In one of the side rooms, participants engaged in a slow-walking exercise from one end of the room to the other. Some walked with their eyes open, most walked with theirs closed. The whole procession reminded me of people doing t’ai chi in public parks and rooftops. I was picked to partake in this act, guided by the hand of a volunteer – a tall, young man with blue highlights in his hair – who walked one length with me before telling me by hand that I should walk back and forth six times. I found this exercise extremely difficult. Naturally, I am a very fast walker, often receiving complaints from my friends for walking too fast. I found it incredibly difficult to slow down my steps to match that of the volunteer’s. When left to my own devices, my stability was only possible by staring at the floor. I tried to close my eyes but I was always close to toppling over. My instability was also due to my inward-facing feet or ‘pigeon toes’, caused by a condition called in-toeing, and I became more aware of this when I had my eyes closed. Though irrelevant, I began to question my own problems, past and present, leading to a conflicting mental dialogue that was as difficult as trying to balance and slow-walk with my eyes closed. I also noticed the ways my feet interacted with each other with each step. Before one had already been placed firmly on the ground, the other would already have been halfway through leaving the ground. This frustrated me immensely. It reminded me of my compulsion to anticipate every scenario of my life – I’ve always been known to over-prepare and run countless interactions in my head, both retrospective and prospective. I analogised the movement of my feet to that of my persistent need to anticipate every step (no pun intended) of my life. It make me realised that I was too forward-thinking, and that living in the present was always going to be a challenge for me. Recalling this, I now realise that I’ve only ever felt free when I’ve been travelling, when I’ve actually had the chance to slow down at my own pace and take in my surroundings. Those were really the only times when I’ve been out walking on my own, in the daytime or in the evening, living in the present without worrying or anticipation – at the least, keeping them to a minimum. It was a revelation that I failed to see the darker side of. And for that reason it caused me great distress.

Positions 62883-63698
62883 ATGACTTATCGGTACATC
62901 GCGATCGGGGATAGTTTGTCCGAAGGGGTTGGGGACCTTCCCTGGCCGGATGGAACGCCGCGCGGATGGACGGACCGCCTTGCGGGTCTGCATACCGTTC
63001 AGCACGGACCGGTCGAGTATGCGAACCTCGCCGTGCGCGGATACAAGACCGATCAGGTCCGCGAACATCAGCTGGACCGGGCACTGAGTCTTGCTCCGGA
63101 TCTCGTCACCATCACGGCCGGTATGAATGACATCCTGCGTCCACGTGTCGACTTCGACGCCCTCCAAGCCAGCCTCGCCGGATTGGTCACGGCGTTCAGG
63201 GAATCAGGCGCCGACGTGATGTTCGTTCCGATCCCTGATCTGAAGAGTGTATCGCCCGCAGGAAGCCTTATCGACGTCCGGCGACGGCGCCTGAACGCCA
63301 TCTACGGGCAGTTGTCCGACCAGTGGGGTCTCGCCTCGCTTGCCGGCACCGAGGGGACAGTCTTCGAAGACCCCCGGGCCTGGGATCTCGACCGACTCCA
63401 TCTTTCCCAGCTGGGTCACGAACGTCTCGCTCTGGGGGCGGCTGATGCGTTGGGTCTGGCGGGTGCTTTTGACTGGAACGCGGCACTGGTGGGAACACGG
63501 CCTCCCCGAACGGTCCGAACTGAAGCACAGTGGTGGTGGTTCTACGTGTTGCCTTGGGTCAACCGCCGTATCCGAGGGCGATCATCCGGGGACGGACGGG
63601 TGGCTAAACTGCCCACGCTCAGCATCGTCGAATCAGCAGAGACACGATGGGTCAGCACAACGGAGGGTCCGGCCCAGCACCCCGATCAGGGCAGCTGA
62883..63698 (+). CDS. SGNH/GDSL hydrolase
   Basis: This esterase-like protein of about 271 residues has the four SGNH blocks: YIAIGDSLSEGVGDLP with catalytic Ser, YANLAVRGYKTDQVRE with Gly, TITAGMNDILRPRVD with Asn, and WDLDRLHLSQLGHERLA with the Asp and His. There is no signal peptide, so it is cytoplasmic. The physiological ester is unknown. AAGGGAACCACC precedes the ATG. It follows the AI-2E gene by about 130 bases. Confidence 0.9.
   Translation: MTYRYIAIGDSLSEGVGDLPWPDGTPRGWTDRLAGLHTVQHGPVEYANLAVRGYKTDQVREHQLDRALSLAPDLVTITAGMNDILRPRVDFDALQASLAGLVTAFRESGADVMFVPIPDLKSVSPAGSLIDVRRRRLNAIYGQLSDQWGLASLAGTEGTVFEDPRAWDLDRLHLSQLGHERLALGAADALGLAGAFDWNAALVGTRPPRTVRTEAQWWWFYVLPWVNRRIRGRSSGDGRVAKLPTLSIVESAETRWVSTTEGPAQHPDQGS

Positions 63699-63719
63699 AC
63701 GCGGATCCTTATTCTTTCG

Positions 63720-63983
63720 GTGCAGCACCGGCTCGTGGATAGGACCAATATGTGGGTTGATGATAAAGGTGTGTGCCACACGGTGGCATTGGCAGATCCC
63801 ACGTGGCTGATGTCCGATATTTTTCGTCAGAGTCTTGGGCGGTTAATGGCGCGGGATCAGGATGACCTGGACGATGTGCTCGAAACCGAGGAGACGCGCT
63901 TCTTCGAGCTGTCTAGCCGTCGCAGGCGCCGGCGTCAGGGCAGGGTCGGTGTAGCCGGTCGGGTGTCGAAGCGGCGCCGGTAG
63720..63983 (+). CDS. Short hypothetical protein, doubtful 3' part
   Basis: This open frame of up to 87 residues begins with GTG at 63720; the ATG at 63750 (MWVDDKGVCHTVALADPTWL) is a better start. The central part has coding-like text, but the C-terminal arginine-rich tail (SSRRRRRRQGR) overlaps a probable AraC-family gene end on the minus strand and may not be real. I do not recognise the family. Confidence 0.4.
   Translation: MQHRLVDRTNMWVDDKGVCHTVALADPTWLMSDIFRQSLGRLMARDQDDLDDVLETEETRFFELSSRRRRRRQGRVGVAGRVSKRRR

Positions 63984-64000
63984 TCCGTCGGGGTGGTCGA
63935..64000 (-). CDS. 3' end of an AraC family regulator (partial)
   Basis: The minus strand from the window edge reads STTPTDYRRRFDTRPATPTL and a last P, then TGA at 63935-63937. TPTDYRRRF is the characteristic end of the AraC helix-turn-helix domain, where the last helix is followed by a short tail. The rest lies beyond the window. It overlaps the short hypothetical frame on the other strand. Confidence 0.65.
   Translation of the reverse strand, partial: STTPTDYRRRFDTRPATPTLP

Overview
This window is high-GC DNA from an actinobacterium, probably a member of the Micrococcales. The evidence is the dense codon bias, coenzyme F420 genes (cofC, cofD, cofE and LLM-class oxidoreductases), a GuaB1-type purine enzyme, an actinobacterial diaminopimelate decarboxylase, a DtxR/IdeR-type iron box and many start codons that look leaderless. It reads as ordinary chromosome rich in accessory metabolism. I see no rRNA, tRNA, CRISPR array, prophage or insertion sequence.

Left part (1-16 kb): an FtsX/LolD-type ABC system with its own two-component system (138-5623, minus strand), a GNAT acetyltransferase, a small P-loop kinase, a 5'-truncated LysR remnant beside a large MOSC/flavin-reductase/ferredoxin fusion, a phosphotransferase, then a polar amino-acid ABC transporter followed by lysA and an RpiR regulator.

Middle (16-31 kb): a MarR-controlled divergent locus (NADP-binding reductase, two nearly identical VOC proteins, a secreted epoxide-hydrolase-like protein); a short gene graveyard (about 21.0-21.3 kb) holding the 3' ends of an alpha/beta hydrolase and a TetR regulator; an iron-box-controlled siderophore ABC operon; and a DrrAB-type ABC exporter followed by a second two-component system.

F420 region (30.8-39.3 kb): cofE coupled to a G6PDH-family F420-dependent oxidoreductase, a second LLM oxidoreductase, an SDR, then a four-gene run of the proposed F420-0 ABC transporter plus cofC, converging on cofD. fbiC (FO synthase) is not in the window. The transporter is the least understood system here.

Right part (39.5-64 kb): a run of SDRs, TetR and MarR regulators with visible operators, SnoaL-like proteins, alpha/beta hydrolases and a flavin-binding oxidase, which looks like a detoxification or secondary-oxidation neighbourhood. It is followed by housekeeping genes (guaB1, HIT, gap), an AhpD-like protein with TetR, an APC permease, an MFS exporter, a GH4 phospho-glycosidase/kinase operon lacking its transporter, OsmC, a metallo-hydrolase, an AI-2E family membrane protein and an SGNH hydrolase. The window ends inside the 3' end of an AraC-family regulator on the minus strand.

The final room consisted of a number of beds (probably about ten) arranged somewhat randomly. Participants are encouraged to take off their shoes and rest on them. Personally, though everyone appeared calm, I couldn’t help associating them with hospital patients. Anyway, I was one of those people and the volunteer who led me basically tucked me in, placing a thin blue blanket over my body, and smiling in the process as if she were a mother – perhaps she is mother. In keeping with the general etiquette, I closed my eyes. I assume the idea was one of meditation, just like the middle room. However, I failed to do so. I found it very difficult to become comfortable, even though I was lying down, relatively warm and in a position that would otherwise be comfortable at home. I attributed this problem to the feeling of being watched. Especially in this case, when there is a definite audience and the participants are hand-picked from the same crowd. Going from being a voyeur to being the subject of voyeurism was incredibly uncomfortable for me. I could feel the gaze of each person that walked into the room. Rather than feeling calm, I felt anxious. I couldn’t ignore the people around me and I felt as if my personal space had been intruded upon mentally. In a resting position I felt great unrest and it was incredibly strange.